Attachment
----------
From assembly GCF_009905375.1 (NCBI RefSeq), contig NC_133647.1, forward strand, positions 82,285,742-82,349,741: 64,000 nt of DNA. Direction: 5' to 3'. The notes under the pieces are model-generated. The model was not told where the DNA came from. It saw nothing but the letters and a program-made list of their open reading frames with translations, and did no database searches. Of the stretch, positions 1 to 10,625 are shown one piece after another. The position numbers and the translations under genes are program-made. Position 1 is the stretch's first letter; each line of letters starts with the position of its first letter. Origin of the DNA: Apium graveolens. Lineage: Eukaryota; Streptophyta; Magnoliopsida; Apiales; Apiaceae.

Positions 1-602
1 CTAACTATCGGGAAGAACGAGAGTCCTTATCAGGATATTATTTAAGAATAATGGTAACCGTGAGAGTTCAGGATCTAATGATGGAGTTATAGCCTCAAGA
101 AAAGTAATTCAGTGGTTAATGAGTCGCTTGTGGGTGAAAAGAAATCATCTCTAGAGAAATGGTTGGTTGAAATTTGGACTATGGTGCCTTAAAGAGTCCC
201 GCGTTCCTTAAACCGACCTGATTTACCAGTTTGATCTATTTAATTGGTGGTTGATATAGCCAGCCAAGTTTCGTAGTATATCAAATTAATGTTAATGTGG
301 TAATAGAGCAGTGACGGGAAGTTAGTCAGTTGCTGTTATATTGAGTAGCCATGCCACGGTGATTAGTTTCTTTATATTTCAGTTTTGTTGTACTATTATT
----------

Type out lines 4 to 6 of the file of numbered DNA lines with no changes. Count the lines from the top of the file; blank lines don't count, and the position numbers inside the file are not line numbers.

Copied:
101 AAAGTAATTCAGTGGTTAATGAGTCGCTTGTGGGTGAAAAGAAATCATCTCTAGAGAAATGGTTGGTTGAAATTTGGACTATGGTGCCTTAAAGAGTCCC
201 GCGTTCCTTAAACCGACCTGATTTACCAGTTTGATCTATTTAATTGGTGGTTGATATAGCCAGCCAAGTTTCGTAGTATATCAAATTAATGTTAATGTGG
301 TAATAGAGCAGTGACGGGAAGTTAGTCAGTTGCTGTTATATTGAGTAGCCATGCCACGGTGATTAGTTTCTTTATATTTCAGTTTTGTTGTACTATTATT